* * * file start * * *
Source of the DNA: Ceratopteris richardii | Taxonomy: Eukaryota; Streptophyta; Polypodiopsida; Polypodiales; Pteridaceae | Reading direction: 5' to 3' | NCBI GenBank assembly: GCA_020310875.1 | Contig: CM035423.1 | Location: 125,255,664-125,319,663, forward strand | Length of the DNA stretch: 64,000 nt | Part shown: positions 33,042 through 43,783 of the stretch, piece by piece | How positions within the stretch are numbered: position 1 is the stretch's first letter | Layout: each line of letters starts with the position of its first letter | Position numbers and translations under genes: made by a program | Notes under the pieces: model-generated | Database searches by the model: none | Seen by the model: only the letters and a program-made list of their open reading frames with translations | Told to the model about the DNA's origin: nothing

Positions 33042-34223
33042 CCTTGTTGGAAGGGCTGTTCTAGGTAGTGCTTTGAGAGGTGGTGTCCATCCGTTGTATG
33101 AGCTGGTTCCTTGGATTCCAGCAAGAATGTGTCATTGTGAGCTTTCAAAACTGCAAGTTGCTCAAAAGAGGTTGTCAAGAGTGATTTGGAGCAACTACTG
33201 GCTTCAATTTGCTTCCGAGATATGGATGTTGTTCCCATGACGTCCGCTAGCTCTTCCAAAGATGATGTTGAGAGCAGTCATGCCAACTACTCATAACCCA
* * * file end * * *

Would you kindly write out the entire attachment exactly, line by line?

Source of the DNA: Ceratopteris richardii | Taxonomy: Eukaryota; Streptophyta; Polypodiopsida; Polypodiales; Pteridaceae | Reading direction: 5' to 3' | NCBI GenBank assembly: GCA_020310875.1 | Contig: CM035423.1 | Location: 125,255,664-125,319,663, forward strand | Length of the DNA stretch: 64,000 nt | Part shown: positions 33,042 through 43,783 of the stretch, piece by piece | How positions within the stretch are numbered: position 1 is the stretch's first letter | Layout: each line of letters starts with the position of its first letter | Position numbers and translations under genes: made by a program | Notes under the pieces: model-generated | Database searches by the model: none | Seen by the model: only the letters and a program-made list of their open reading frames with translations | Told to the model about the DNA's origin: nothing

Positions 33042-34223
33042 CCTTGTTGGAAGGGCTGTTCTAGGTAGTGCTTTGAGAGGTGGTGTCCATCCGTTGTATG
33101 AGCTGGTTCCTTGGATTCCAGCAAGAATGTGTCATTGTGAGCTTTCAAAACTGCAAGTTGCTCAAAAGAGGTTGTCAAGAGTGATTTGGAGCAACTACTG
33201 GCTTCAATTTGCTTCCGAGATATGGATGTTGTTCCCATGACGTCCGCTAGCTCTTCCAAAGATGATGTTGAGAGCAGTCATGCCAACTACTCATAACCCA